stumbled across this hand drawn Tim Fite video that's pretty rad, animated by the singer himself.

Sunday, March 15, 2009


was just taking a break from sawing and painting when i saw a very lovely stop-motion filled Coca-Cola ad on television. it was reminiscent of the work of Pes, but contained quite a bit of 3-D cutouts. it was actually Valerie Pierson through the always fun and original Partizan agency. check it out if you haven't already:

its no surprise to find out that she worked on "The Science of Sleep," which had some really innovative animation (if the story was less than satisfactory). what led to her work on the film? 2005's award-winning student film Pistache:

Saturday, March 14, 2009

"Who needs sex and drugs and partying when we can cook a meal and sit around and watch Netflix?

here's how i feel right now:

much apologies again for not posting. its my final week of school for the winter quarter. almost done with the main set. the POV shot is shaping up very cool. i'll try to post a test or two after next week, and then will resume a much regular posting schedule.

the only animation that i have to report on -- if you've haven't checked it out, Matt and Trey's sly skewering of the Disney business model debuted on Wednesday night, the first of the thirteenth season. call me crazy, but South Park hasn't lost its edge one bit. in fact, i think they've only gotten better over the years.

Tuesday, March 10, 2009

Wat a Wonderful Day

apologies for intermittently updating the past two weeks -- i'm getting more and more entrenched in schoolwork and, for the most part, construction on my own stop motion film (which involves a ridiculously large scale).

anyway, i thought i'd share an old favorite of mine that got a lot of internet play back in the day. originally born in England, Philip Eddolls was raised in Ontario and attended the Ontario College of Art and Design where he produced 'Wat a Wonderful Day' in 2006, a primarily stop motion effort involving a simple, but effective story of a power-hungry bunny:

his latest work is for the National Film Board of Canada. named 'Git Gob,' its kind of a story that defies summarization. needless to say -- its weird, fun, and perhaps a little less narrative than 'Wonderful Day.' i love the ending:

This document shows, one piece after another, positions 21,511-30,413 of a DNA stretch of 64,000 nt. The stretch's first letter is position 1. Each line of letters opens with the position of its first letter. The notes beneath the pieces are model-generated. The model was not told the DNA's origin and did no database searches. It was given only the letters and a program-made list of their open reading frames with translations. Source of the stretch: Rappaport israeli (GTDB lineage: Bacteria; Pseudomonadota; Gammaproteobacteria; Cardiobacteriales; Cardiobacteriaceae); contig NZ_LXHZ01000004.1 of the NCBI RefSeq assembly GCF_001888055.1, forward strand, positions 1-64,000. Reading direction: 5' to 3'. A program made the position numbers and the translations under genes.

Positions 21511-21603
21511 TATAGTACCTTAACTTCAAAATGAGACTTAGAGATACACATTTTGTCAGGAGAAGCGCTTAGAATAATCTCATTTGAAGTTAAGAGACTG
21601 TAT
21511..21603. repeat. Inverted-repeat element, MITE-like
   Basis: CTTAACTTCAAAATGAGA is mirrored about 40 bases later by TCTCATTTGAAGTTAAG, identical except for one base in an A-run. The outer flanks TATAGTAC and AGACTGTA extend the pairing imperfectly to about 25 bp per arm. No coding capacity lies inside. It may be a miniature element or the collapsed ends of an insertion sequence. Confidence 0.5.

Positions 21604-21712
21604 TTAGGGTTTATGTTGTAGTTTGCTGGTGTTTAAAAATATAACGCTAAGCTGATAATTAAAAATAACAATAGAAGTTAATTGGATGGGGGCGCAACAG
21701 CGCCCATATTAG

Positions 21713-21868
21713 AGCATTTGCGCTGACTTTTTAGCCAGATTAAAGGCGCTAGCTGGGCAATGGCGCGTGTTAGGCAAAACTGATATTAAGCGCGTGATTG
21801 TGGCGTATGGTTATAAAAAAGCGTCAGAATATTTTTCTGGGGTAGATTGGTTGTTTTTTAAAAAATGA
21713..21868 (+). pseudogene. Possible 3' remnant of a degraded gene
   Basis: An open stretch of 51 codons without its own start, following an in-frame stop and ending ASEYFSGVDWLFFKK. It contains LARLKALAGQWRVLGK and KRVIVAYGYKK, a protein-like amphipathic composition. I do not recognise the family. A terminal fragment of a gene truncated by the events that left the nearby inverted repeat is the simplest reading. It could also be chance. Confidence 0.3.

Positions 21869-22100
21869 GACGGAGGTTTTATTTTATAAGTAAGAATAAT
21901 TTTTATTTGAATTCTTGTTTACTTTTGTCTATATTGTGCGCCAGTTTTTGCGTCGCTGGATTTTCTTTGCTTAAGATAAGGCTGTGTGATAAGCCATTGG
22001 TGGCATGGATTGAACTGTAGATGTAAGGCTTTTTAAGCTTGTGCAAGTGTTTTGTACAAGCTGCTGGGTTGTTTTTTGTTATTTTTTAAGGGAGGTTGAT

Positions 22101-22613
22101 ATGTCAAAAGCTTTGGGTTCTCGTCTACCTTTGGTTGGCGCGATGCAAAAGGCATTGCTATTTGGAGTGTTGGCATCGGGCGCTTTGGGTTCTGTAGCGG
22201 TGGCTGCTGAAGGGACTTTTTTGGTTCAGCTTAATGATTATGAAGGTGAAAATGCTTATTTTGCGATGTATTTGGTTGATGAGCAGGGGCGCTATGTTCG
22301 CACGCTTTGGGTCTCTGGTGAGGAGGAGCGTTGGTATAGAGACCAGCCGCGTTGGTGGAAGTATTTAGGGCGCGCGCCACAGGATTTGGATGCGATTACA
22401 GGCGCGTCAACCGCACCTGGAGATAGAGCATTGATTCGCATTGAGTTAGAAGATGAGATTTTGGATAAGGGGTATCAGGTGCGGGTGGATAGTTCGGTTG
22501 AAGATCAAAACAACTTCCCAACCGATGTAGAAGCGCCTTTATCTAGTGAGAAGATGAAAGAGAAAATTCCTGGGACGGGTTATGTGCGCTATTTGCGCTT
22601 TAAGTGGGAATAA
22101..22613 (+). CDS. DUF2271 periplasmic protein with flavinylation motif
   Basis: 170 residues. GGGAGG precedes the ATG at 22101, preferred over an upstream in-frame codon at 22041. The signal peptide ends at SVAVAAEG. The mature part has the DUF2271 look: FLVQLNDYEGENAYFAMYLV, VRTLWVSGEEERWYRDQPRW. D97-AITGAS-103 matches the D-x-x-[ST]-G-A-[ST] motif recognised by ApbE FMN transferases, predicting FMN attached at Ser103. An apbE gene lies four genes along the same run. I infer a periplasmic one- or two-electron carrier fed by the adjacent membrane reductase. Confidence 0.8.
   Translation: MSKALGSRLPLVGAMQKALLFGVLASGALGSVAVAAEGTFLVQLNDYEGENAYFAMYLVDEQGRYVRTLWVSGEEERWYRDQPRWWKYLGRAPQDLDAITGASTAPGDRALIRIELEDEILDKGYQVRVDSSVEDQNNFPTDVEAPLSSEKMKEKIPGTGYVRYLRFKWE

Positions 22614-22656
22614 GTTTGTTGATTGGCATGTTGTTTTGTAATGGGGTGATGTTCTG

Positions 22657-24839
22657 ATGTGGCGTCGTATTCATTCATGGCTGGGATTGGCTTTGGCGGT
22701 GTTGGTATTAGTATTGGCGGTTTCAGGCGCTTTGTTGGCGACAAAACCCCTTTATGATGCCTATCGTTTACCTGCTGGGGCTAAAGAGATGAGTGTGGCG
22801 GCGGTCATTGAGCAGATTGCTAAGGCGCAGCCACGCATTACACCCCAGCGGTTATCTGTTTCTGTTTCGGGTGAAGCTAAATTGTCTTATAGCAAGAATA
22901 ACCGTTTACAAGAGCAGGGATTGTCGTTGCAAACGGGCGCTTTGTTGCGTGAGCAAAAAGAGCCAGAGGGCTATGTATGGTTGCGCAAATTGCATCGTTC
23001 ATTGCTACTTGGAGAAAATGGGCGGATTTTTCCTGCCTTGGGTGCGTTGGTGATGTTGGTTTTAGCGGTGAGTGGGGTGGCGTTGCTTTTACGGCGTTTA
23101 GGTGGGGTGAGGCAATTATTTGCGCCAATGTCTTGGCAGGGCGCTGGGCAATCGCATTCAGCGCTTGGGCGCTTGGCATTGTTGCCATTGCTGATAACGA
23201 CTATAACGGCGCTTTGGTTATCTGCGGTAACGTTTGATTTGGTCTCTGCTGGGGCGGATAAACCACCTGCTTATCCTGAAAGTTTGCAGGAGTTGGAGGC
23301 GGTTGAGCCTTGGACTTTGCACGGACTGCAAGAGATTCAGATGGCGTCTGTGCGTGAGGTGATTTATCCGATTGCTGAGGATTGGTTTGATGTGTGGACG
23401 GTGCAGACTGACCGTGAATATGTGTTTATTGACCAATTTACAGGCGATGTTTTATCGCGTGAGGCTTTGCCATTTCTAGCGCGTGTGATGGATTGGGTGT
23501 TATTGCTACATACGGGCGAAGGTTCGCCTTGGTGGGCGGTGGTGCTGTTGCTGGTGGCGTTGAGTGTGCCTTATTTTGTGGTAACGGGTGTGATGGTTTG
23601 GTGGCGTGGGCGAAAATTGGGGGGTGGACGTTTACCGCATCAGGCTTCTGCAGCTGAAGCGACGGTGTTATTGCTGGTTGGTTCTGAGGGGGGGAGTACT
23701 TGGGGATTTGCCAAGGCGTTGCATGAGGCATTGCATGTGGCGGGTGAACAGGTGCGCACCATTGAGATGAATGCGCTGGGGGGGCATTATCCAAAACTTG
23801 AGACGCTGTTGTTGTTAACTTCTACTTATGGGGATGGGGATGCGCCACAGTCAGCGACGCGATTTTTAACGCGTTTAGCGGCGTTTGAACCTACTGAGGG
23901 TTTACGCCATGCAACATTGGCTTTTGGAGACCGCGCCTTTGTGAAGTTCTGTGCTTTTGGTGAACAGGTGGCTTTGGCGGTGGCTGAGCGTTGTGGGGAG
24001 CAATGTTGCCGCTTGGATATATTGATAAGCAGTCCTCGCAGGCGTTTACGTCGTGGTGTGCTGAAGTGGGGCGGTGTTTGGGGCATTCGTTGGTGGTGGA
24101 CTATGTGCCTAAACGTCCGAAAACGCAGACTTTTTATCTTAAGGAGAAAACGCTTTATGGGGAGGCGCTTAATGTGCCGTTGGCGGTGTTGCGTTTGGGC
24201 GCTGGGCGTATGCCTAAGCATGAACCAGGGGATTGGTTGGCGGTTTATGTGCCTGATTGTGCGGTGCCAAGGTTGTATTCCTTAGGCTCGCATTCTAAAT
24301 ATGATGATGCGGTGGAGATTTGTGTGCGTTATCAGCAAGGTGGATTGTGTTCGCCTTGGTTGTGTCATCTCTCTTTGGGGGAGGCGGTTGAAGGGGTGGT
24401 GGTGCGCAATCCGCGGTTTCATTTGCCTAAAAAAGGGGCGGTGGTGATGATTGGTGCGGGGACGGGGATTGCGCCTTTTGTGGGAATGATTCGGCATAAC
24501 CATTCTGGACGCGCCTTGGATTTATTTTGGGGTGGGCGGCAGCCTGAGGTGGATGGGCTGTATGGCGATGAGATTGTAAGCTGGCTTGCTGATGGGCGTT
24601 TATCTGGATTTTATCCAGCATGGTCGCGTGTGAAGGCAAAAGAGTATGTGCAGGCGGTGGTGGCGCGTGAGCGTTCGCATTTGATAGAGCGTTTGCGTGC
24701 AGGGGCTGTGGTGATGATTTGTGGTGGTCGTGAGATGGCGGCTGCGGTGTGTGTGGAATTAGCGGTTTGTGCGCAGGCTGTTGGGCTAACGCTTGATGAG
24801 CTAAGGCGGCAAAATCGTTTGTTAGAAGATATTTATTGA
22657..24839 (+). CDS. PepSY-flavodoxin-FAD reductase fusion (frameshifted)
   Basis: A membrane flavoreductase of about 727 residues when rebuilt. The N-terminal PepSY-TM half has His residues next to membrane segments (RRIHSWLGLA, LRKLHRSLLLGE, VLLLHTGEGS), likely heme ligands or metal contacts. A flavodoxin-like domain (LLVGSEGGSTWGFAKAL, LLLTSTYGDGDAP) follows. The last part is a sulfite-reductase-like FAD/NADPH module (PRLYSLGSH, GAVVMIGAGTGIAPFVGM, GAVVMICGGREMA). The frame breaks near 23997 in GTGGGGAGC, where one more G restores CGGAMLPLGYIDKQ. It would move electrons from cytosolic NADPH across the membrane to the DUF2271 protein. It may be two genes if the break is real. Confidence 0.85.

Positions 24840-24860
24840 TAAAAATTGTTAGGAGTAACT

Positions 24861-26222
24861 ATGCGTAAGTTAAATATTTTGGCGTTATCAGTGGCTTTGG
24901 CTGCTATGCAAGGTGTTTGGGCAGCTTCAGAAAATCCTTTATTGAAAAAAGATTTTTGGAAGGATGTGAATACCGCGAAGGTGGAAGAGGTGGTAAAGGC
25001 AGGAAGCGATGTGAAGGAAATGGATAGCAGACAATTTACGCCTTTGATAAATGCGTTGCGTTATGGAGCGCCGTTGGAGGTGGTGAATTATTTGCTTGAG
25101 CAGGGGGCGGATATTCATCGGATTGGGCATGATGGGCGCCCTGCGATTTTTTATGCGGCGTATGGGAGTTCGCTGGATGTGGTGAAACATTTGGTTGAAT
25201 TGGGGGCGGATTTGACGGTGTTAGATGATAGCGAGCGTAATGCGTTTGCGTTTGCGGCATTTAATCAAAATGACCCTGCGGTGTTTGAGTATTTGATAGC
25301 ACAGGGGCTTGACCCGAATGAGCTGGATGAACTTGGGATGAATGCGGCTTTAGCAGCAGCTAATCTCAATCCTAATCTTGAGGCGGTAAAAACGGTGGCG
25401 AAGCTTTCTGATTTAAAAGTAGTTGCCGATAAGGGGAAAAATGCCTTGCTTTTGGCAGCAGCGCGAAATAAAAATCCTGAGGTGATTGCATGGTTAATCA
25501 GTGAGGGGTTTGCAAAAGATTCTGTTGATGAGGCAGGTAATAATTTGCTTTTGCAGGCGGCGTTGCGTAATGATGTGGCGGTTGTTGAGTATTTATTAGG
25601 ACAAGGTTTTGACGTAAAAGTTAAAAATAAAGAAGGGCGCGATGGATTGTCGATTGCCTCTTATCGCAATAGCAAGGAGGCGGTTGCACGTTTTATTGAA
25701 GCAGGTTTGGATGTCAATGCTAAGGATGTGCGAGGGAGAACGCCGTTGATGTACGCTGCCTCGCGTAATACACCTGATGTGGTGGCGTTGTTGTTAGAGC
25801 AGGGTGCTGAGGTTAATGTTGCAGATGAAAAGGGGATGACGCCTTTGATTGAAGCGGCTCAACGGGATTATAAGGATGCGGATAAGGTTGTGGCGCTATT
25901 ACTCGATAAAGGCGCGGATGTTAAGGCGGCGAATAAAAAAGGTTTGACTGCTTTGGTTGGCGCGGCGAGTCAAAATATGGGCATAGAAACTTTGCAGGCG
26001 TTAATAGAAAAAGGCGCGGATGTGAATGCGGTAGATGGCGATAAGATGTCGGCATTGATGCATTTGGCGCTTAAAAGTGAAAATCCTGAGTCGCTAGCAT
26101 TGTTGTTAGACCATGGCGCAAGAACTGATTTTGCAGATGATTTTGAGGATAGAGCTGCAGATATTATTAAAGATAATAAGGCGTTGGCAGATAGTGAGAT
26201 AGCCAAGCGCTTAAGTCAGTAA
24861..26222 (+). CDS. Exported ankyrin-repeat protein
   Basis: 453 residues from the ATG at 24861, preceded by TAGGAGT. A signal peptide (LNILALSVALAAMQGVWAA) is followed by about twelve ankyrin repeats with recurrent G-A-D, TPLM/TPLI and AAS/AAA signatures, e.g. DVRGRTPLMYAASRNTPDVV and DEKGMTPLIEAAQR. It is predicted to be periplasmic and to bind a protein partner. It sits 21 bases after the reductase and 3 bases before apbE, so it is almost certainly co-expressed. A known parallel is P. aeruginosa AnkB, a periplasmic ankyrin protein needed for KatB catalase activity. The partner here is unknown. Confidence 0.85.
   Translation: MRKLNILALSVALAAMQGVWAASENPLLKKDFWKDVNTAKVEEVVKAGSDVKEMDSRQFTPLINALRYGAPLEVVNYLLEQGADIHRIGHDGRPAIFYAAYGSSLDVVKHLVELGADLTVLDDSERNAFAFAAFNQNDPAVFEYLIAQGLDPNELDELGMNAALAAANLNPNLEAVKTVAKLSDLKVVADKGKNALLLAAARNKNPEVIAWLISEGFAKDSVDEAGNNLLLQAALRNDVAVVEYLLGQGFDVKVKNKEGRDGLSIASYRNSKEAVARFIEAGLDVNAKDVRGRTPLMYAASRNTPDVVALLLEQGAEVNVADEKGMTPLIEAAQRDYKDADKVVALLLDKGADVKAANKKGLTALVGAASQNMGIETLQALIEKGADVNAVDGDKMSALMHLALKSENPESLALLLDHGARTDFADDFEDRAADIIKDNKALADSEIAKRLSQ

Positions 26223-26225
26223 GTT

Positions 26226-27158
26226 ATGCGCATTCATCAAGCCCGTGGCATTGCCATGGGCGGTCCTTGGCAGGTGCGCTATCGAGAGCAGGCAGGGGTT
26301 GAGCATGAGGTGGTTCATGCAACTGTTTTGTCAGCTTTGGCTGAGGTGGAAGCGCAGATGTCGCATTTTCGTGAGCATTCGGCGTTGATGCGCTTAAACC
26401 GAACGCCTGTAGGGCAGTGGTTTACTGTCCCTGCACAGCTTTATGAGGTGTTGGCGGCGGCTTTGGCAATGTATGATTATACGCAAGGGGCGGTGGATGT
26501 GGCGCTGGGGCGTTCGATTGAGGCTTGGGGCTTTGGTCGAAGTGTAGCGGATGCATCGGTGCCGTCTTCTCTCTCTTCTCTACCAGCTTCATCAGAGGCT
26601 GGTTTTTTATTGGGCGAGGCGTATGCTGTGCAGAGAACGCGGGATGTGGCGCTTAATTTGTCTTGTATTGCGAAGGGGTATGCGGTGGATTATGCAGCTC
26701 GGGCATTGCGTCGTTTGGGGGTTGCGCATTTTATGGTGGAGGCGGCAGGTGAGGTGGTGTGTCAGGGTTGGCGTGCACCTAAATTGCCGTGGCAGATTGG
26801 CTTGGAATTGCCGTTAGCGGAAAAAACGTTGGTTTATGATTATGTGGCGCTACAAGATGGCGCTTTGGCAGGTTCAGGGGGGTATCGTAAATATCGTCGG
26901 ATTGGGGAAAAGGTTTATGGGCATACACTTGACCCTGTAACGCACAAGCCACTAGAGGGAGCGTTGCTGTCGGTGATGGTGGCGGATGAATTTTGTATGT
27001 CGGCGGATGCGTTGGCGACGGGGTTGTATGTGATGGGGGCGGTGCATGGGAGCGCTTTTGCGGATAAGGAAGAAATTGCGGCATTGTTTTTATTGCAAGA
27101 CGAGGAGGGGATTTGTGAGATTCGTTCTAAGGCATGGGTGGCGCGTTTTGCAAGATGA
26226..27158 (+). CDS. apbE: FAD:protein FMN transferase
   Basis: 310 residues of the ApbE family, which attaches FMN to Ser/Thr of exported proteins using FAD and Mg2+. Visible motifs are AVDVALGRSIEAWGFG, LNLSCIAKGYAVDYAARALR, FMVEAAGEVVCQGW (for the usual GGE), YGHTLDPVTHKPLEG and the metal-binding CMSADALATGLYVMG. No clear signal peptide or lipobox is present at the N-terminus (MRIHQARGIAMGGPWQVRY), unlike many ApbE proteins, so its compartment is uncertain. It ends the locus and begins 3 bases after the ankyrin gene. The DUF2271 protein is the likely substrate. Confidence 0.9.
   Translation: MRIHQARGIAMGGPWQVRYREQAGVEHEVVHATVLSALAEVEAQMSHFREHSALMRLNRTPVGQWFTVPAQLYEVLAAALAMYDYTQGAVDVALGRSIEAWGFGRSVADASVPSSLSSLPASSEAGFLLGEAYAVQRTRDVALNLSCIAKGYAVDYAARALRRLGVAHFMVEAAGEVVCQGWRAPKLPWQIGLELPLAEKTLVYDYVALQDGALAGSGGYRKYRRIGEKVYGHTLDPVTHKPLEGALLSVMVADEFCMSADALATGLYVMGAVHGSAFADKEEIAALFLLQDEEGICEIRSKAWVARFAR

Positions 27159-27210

check out more of his stuff if you dig it on his website. he's done a number of high profile music videos in the past couple years, some puppet and some animated.

Sunday, March 8, 2009

To Oscar, or not to Oscar?

there's a great conversation going on over at Cartoon Brew over the legitimacy of the Best Animated Film Oscar -- does it ghetto-ize animation into some kind of 'genre,' does it legitimize animation finally after years of "special oscars," or perhaps is it somewhere in between?

personally, i tend to look on the side of better exposure and recognition for the art form and the films involved. that said, i understand the argument in pigeonholing animated films to their own categories. they are still allowed to compete in the "regular" categories along with their live-action counterparts, but they are less likely to be included. its been almost two decades since 'Beauty and the Beast' was nominated for the Best Picture Oscar.

and on a completely different topic, here's a nice stop motion animated film that deals with the imperfect process of scientific breakthroughs, i suppose. its a collaborative effort from three students: Nino Christen, Maya Galluzzi, and Tabea Rothfuchs. the only that really bothers me about it -- the assistant in the film must've had the world's longest roll of film!

"Maggoty" from Nino Gabriel on Vimeo.

Thursday, March 5, 2009

Get Happy!